Interventions for Boko Haram


Fonteh Akum

Boko Haram continues to rely on communities in the Lake Chad Basin area for combatant recruits

In the Lake Chad Basin area, waves of Boko Haram members have deserted the violent extremist group since August 2016. Those who voluntarily leave the group are often referred to as deserters, returnees or repenters. While these three categories are not mutually exclusive, creating clear distinctions between them presents a conceptual challenge with potential policy implications for the region.
Operational successes achieved by the Multinational Joint Task Force (MNJTF)2 in the Lake Chad Basin area, deepening rivalry between the Shekau and al-Barnawi factions of Boko Haram and growing disillusionment, have contributed to waves of members deserting the violent-extremist group.
This report explores the factors underlying desertion from the group, as understood by community, development and security actors in the region. It emphasizes the importance of processing and categorizing the various kinds of deserters within the broader context of preventing and countering violent extremism. Specific contextual challenges make new-generation desertion, de-incentivisation, rehabilitation and reintegration (DDRR) approaches emerging from the demobilization and disengagement of violent extremists particularly relevant in the area.
Thus far, post-desertion intervention in the region has been limited to detention, encampment and processing along three main channels – judicial processing, de-radicalisation programmes and return to either recipient communities or communities of origin from which deserters were enrolled into or kidnapped by Boko Haram.
Although DDRR interventions are largely carried out at a national level, the phenomenon that warrants these interventions is regional. The interventions are performed in a complex conflict environment in which Boko Haram continues to recruit and coerce communities.
In the absence of a ceasefire, it is difficult to safeguard against resources earmarked for DDRR seeping into the broader political economy of violence in the region. The Lake Chad Basin is a highly volatile area, with civilian communities constantly targeted by violent-extremist tactics. This raises important questions about the transitional social justice dimensions of DDR processes.

Introduction and background

According to the MNJTF, some 3 500 members of Boko Haram have voluntarily surrendered in the four countries that converge in the Lake Chad Basin area. 4 Deserters and returnees often turn themselves in without weapons to local vigilante groups, or official administrative authorities. The various forms of surrender that have been observed in the region – categorized, broadly, as desertion, return and repentance – signal a shift in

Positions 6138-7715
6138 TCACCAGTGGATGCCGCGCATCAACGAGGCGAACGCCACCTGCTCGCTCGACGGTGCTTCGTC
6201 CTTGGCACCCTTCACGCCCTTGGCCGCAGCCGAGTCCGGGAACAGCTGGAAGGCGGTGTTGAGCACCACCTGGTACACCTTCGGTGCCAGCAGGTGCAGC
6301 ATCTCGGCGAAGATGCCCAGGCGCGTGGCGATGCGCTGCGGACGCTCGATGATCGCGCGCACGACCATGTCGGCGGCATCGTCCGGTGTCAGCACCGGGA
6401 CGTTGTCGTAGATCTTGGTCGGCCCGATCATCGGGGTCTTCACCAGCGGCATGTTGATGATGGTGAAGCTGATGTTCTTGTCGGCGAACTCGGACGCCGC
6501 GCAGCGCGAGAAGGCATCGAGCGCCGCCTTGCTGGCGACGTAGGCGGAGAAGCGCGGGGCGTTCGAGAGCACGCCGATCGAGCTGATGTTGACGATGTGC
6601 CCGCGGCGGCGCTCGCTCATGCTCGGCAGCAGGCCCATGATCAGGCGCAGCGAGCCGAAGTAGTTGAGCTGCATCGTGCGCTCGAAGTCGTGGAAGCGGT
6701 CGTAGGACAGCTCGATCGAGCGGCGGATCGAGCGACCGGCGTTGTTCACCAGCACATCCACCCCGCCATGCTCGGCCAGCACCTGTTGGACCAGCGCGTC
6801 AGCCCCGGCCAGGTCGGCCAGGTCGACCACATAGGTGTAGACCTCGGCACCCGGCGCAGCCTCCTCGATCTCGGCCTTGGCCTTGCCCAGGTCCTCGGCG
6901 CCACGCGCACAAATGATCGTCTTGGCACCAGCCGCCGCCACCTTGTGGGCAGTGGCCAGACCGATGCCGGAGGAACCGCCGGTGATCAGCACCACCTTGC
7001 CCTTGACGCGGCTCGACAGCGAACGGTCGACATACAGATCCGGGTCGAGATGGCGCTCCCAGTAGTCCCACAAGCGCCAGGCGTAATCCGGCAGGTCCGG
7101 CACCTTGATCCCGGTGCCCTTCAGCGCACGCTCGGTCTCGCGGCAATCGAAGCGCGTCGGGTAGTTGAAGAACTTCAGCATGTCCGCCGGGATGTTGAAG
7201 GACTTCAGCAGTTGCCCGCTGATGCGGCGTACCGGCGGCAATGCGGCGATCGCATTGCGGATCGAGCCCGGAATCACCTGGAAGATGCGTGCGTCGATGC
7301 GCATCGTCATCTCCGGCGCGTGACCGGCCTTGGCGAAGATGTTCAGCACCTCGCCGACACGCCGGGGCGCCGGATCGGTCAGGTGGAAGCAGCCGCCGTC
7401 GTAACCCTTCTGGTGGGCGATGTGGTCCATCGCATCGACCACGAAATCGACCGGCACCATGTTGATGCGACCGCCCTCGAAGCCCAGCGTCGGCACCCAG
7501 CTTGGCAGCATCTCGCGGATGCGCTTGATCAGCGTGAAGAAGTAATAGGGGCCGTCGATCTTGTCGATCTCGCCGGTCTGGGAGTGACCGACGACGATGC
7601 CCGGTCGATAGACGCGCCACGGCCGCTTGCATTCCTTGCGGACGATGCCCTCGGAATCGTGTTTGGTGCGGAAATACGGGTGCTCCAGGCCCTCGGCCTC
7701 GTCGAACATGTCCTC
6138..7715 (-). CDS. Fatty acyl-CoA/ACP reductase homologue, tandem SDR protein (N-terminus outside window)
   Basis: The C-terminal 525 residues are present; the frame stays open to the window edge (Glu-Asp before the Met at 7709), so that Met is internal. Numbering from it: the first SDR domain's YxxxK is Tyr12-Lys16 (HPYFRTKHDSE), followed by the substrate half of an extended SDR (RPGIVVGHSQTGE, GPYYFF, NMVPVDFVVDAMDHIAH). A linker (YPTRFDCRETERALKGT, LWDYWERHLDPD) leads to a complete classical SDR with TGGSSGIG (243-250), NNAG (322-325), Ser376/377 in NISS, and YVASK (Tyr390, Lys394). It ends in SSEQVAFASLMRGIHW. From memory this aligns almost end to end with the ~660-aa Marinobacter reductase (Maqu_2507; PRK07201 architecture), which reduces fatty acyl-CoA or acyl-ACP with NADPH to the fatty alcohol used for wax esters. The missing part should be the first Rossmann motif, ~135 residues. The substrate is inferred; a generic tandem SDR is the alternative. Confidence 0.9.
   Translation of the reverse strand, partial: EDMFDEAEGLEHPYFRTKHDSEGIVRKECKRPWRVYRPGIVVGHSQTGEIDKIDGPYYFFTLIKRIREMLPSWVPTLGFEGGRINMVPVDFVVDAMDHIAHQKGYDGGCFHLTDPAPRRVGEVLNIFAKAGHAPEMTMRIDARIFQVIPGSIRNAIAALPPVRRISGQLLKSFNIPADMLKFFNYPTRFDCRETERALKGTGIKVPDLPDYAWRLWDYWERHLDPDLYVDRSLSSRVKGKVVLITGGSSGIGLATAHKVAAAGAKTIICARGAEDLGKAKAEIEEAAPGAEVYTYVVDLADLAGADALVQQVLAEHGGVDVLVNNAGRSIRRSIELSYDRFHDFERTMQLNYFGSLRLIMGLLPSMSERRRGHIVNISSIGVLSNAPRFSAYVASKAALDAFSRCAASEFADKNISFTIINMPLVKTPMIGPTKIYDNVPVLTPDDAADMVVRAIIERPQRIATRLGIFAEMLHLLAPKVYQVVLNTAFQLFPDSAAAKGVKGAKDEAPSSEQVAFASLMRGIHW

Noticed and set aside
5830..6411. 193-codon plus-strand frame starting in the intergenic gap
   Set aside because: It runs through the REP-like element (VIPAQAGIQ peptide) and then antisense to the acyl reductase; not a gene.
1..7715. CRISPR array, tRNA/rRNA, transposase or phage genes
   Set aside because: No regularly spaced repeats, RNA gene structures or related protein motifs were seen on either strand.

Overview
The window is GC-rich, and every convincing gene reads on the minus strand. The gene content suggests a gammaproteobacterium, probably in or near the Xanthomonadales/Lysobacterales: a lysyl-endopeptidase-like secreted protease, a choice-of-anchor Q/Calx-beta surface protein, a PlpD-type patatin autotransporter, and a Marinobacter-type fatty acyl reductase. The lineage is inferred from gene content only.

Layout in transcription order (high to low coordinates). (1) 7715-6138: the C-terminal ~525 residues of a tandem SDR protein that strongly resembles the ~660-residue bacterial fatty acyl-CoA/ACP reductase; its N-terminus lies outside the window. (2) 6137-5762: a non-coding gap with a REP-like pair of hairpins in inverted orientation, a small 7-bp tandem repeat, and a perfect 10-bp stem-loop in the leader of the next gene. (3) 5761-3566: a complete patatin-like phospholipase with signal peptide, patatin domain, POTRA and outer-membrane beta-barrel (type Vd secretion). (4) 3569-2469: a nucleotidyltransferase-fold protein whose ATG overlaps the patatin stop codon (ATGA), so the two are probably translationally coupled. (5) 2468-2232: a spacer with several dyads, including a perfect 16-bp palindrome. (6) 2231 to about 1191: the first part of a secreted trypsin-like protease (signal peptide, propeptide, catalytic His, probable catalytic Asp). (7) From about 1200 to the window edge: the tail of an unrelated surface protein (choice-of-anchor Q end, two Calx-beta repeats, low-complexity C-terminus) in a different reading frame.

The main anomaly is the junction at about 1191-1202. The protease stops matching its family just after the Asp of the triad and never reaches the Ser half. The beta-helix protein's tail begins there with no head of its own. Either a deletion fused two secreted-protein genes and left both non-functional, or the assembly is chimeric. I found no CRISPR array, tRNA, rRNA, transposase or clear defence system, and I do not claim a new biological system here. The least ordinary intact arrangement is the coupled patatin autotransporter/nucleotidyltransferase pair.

conflct dynamics and raise significant policy questions about how to deal with ex-combatants and deserters.
Traditional disarmament, demobilization and reintegration (DDR) processes have tended to be incorporated into peace deals as part of post-war stabilization and peacebuilding. In the absence of a peace deal in the Lake Chad area, however, attrition through voluntary desertion is an important factor in combating the influence of Boko Haram. Security actors believe that wearing down Boko Haram through attrition from within its ranks will degrade the group to the point of collapse.
Within this context, the policy focus on Boko Haram deserters needs to integrate security and development responses to violent extremism.
This report, which is the product of engagement with community, development, humanitarian and security actors working in the Lake Chad Basin area, builds on previous research conducted by the Institute for Security Studies. 5 It explores the potential contribution achievable by, and the challenges to, context determined DDRR programming in interim stabilization operations in the area.
Based on an understanding of this specific context, the report provides recommendations informed by previous generations of DDR programmes that have been carried out both inside and outside of United Nations peacekeeping operations.